Paedophile singer Gary Glitter will have to sign the sex offenders register after a judge today agreed to an application for a notification order made by police.
A solicitor for the former Seventies glam rock star had argued that his conviction for abusing two young girls in Vietnam was "a travesty of justice" and the court should give him time to consider opposing it.
But district judge David Simpson, sitting at Uxbridge Magistrates' Court in west London, just hours after Glitter arrived back in Britain, said that the star had "demonstrated his desire to avoid the jurisdiction of this court" and ordered that he sign on as a sex offender within three days. He has 21 days in which to appeal.
Outside court Glitter's solicitor David Corker said the 64-year-old, whose real name is Paul Gadd, was "pleased to be back in the UK".
Glitter did not attend the 10-minute hearing in person after he touched down at Heathrow Airport on a flight from Thailand this morning.
He had been released from jail in Vietnam on Tuesday after serving most of a three-year sentence for sex crimes involving two young girls aged 10 and 11.
Glitter met his solicitor after going through immigration checks at Terminal 3.
He had then been expected to be taken by police to the court at Uxbridge but didn't turn up and left Mr Corker to represent him at the hearing.
Rajeev Shetty, a solicitor representing the Metropolitan Police, told the court that the force were applying for a notification order that would require Glitter to register as a sex offender under the Sexual Offences Act 2003.
He said that the conditions that needed to be satisfied were that Glitter had been convicted of a relevant offence in a country outside the UK and that the offence took place after September 1997.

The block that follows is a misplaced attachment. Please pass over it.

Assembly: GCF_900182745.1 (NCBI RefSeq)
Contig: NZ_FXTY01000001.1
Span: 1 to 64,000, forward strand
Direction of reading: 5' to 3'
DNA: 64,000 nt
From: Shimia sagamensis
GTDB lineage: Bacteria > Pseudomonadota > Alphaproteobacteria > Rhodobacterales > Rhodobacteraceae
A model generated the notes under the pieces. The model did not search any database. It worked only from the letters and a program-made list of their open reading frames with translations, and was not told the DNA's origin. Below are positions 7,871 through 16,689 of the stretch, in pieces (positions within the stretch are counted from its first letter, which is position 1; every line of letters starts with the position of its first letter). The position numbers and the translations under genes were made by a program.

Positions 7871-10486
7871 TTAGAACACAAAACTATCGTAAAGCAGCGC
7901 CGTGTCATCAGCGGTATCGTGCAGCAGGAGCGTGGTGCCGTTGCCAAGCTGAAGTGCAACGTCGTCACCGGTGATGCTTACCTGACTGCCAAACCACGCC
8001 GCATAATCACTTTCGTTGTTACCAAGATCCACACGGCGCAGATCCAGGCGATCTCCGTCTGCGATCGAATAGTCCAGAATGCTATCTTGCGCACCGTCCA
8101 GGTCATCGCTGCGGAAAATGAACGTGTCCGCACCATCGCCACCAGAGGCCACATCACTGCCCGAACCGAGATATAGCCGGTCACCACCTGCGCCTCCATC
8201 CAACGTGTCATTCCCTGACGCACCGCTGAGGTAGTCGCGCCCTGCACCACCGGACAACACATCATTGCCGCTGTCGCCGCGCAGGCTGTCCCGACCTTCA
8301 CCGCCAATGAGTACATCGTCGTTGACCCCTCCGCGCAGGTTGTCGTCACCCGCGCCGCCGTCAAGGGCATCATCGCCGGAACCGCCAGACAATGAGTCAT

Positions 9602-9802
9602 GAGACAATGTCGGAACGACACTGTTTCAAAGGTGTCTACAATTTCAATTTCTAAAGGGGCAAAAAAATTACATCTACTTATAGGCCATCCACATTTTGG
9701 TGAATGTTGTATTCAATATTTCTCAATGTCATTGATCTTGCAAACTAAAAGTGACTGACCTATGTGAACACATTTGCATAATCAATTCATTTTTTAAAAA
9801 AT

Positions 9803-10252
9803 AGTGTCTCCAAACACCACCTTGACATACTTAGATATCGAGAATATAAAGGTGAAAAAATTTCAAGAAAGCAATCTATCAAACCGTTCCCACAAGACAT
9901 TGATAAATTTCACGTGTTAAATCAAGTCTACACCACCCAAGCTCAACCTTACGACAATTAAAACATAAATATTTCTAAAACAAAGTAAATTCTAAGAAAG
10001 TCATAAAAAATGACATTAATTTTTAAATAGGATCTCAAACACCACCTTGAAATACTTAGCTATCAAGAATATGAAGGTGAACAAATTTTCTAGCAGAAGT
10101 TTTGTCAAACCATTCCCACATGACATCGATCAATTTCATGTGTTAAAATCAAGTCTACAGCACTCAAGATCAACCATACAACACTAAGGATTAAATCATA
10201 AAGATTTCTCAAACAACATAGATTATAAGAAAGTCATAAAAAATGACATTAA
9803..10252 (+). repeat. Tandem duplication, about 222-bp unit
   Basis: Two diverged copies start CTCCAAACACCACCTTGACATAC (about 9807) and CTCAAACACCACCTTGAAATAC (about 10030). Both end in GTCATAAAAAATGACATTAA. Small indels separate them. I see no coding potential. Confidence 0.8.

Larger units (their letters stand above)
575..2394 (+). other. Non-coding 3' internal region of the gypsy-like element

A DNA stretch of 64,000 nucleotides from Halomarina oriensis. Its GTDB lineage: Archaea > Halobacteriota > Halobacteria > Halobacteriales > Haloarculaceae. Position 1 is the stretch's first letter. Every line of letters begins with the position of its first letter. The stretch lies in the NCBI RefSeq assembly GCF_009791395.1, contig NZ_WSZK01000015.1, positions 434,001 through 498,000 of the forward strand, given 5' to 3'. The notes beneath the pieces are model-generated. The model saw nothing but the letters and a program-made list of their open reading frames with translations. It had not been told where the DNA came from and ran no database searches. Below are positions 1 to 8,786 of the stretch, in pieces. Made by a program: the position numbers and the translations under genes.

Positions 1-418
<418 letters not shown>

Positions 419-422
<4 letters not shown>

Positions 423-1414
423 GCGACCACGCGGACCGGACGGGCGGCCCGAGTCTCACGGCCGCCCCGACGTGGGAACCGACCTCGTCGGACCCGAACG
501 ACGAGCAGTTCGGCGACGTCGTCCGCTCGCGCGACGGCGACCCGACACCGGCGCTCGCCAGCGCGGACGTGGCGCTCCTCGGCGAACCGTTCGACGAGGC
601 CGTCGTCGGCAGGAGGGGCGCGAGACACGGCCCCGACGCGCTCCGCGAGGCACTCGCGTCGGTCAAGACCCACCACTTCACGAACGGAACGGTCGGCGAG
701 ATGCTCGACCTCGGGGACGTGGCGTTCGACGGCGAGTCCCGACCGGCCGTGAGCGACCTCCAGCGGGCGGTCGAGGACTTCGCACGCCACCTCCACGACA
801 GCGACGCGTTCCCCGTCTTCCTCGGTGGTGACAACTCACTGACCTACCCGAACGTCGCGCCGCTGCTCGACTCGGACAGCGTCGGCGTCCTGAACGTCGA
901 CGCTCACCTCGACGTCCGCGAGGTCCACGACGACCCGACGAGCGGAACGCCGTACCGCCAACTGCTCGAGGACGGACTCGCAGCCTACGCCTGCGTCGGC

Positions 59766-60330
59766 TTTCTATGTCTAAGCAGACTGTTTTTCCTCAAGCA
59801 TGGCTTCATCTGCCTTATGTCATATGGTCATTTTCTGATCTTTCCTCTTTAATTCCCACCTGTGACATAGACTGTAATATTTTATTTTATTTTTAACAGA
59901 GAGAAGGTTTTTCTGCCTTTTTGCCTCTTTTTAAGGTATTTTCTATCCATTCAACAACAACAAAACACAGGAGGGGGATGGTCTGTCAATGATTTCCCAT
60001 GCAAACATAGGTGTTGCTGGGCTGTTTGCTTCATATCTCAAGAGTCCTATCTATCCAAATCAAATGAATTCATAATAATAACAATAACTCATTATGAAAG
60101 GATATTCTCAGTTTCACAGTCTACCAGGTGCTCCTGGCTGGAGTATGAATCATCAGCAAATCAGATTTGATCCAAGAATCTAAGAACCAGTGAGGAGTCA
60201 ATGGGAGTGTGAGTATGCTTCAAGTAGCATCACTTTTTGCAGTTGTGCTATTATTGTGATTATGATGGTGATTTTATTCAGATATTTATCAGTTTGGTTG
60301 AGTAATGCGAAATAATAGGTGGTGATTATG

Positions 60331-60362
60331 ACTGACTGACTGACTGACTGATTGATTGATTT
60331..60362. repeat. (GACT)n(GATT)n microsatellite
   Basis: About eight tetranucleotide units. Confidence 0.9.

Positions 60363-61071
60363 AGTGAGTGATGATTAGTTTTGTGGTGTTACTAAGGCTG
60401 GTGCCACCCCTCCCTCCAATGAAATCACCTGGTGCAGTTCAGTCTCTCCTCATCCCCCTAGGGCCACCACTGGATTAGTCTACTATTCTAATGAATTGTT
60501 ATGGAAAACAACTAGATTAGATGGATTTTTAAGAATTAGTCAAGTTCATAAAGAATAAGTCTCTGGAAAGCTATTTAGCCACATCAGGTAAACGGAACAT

He added that a sentence of three years in prison had the offence been committed in this country would have required him to sign the sex offenders register for life.
Mr Corker told the court that he had only been able to spend an hour with his client this morning and asked for an interim order of six weeks to be served to give him time to prepare his client's answer to the police application.
He told the court: "I will be making a submission to the court that this was a conviction obtained in the most appalling of circumstances.
"My client feels it was an unfair trial and a travesty of justice.
"We need to inquire whether this conviction should be recognised by this court."
Mr Corker added that the system of justice in Vietnam is "far, far below what is acceptable in western European standards".
He said for those reasons the court should grant an interim order to give him an opportunity to prepare an objection.
But District Judge David Simpson rejected Mr Corker's request.
He said the fact of the conviction was not disputed but it was a question of fairness and that the conditions for the notification order had been met.
He said: "Therefore I decline to make an interim order as Mr Gadd has demonstrated his desire to avoid the jurisdiction of this court."
Mr Corker said after the hearing: "Mr Gadd is pleased to be back in this country. The last few days, as you know, he has been travelling around Asia and that time was not wasted. It enabled Mr Gadd and others to put into practice a plan for his proper and safe arrival.
"Mr Gadd is not a well man, he needs medical attention and is also, unsurprisingly, concerned about his safety and these past few days have enabled the Metropolitan Police and I, on his behalf, to put into plan a proper procedure for his protection and his well-being."
He added: "Mr Gadd is pleased to be back for another reason, because there is the possibility that for the first time he can appear before a court of justice.
"He tells me that his trial in Vietnam, a country which has been condemned by virtually every organisation concerned with justice and human rights as being a system of unfair justice and political trials, that his trial in Vietnam was a charade, was a travesty of justice. He never got a fair trial."Reuse content